This is the final post from the Islington Mill Art Academy collaborative text, concluding with a response from Jared Szpakowski:

Rachel Goodyear, 23 August 2013 15:47 –

Looking through Jared’s blog – I begin to think of the collection of polaroids taken by filmmaker Andrei Tarkovsky (collected into a book, ‘Instant Light’) which evoke poetic beauty and heaving melancholy through the quietest contemplations. In a time when life’s pace moves quickly and we can be assured our memories are digitally stored, it is easily forgotten to take the time to muse over the details in our surroundings, especially within the mundane. Jared’s daily contemplations are a reminder that these ordinary details can spark a poetic curiosity. By keeping his daily offerings ambiguous, I find Jared’s blog stirs this curiosity, often through the simplest and poignant means. I too enjoyed the random click selection and felt as though I was wandering through a room of many conversations – overhearing fragments and making up the rest. It also makes me consider images that we can all immediately relate to whether you come to this blog as a stranger or otherwise. I am struck by the recurrence of hospital corridors and chairs. Again, Jared gives little away, and repeatedly considers the possibilities within a familiar motif that touches everyone’s life at some point from birth to death. A filmic photograph of a corridor reflected in a mirror evokes memory and premonition. We discussed in the crit that a lot of art is autobiographical but with a vast scale of how much or little personal background the artist gives away. For me, Jared’s blog seems like a peek into someone’s private world, but it also a tease….an invitation into a personal moment ‘I must conquer my fears, I must conquer my fears’ cut off with an abrupt ‘and so on’.

Sara Nesteruk, 23 August 2013 23:06 –

The blog struck me as private, but also aware of its privacy. It is well designed, clear, beautiful, visually open.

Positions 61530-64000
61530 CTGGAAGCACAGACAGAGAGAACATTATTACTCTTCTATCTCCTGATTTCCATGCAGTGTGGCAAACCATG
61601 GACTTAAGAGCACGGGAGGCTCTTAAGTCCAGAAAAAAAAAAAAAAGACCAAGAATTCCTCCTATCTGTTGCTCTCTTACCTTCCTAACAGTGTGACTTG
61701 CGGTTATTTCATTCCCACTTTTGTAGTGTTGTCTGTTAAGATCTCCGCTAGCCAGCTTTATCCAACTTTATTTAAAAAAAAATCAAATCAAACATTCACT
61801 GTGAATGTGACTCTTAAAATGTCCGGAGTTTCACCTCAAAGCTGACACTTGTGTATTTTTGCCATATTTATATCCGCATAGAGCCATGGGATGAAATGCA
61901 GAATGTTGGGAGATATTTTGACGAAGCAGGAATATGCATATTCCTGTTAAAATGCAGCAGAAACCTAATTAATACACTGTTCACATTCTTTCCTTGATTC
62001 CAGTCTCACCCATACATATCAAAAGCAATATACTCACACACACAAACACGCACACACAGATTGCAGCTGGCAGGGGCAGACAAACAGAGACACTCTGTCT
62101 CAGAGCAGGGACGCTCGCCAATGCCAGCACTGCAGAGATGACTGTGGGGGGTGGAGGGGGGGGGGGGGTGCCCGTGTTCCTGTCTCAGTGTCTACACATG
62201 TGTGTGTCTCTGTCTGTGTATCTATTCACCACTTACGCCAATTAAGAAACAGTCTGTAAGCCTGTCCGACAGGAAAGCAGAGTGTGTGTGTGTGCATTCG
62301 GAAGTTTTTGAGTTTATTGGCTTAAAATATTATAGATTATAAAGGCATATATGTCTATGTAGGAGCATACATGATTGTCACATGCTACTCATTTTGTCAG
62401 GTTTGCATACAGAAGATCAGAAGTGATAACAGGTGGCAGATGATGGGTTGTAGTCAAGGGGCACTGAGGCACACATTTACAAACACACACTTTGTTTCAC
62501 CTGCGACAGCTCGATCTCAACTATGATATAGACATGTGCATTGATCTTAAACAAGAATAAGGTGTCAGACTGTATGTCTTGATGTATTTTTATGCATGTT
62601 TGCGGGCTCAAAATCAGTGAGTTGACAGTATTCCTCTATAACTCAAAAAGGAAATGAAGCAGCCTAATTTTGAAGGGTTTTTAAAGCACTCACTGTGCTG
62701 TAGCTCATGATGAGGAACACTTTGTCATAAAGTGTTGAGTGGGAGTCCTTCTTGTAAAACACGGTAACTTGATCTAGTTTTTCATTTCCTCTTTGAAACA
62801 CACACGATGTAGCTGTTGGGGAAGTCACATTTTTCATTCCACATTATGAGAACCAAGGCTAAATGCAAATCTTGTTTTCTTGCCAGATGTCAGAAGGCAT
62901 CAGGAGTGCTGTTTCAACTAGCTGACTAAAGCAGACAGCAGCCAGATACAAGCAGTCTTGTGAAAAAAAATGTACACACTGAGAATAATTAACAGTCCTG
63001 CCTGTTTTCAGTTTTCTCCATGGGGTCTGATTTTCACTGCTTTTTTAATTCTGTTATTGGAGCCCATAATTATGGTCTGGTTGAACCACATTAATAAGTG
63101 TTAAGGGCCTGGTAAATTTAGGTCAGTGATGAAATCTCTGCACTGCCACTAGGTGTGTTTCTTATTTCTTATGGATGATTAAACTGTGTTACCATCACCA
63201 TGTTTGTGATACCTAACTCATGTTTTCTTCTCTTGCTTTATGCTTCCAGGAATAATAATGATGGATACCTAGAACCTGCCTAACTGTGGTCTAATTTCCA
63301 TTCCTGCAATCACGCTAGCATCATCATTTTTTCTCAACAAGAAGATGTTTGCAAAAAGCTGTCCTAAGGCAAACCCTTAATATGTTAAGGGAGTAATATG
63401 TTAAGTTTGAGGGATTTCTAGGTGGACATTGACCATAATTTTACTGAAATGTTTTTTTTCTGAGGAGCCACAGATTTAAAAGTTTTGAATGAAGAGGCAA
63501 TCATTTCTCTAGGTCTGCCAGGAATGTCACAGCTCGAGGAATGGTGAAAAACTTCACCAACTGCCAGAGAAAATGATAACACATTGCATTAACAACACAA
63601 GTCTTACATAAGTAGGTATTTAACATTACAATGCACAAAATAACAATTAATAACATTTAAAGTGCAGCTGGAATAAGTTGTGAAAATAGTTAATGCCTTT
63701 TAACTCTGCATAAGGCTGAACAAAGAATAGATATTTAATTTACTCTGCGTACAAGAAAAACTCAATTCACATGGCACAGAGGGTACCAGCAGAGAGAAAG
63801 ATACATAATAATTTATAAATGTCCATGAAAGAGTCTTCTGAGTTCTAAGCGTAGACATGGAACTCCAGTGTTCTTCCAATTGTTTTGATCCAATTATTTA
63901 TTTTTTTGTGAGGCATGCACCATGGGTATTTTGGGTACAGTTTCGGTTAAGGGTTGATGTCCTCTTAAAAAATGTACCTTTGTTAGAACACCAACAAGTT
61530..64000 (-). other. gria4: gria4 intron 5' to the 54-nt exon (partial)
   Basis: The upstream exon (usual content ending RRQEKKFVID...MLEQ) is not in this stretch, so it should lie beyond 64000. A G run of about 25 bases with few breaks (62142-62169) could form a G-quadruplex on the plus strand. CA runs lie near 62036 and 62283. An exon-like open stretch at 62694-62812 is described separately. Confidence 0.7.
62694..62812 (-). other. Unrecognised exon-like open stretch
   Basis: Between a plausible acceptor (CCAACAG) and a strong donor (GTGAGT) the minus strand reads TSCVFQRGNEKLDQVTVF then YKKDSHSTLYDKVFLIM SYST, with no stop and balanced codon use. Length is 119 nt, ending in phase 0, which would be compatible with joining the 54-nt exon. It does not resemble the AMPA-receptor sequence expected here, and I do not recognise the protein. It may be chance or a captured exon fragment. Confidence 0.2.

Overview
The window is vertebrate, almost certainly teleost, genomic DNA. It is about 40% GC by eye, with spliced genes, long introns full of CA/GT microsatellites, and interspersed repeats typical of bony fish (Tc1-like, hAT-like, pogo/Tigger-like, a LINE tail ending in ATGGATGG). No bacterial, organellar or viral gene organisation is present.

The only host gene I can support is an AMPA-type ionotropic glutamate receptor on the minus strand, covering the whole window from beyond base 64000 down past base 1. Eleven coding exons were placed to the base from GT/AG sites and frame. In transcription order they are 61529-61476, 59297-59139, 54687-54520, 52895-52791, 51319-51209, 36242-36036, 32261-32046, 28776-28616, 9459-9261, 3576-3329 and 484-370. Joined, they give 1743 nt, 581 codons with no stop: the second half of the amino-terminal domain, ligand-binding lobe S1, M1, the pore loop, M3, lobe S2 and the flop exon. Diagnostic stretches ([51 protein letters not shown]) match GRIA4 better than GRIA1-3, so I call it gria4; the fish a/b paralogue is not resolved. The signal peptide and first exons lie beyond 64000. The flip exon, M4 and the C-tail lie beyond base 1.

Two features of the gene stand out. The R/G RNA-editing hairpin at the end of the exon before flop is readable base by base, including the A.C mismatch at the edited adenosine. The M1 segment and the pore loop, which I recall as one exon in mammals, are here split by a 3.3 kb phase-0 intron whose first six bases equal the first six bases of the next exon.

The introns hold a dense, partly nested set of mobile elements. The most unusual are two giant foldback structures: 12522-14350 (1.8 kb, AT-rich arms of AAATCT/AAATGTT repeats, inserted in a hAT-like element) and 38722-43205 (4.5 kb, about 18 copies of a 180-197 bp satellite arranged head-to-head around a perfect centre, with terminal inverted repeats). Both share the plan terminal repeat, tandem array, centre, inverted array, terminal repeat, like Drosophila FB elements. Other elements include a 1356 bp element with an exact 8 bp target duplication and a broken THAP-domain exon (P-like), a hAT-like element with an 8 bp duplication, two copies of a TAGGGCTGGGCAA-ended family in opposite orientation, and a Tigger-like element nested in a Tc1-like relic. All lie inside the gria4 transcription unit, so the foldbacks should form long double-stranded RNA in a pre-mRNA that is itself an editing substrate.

I began to think of the archives of artists such as Stanley Kubrick and Andy Warhol. The collections of material but also the care given to the documentation process itself. Warhol’s archives all stored in identical cardboard boxes look like a piece of his artwork, although seem to have been largely private until his death. Work in progress and also a finished article at the same time.

Jared Szpakowski, 24 August 2013 00:37 –

This is, to my knowledge, the first time my page has been critically examined and having people’s experiences of it articulated for me to consider has been extremely interesting. Surprisingly for me I think a lot of the comments echo my own encounter and emotional relationship with two particular Polish photographers blogs I used to follow during the formulation of my first blog. Their pages regularly documented places that would be considered mundane but to me were overwhelmingly beautiful due to their almost subconscious Soviet undertones. I only have a very primitive understanding of the Polish language so I was essentially a stranger looking in but very soon I felt I was fluent in my understanding of their motives for documenting these places. I try hard to maintain a balance between distance and intimacy but enjoy it when the extremes of the two sit side by side in an almost bipolar opposite and am somewhat reassured that this hasn’t been too bewildering or off putting, unless of course I’m wrong and my P45 awaits me at our next meeting.

Islington Mill Art Academy website: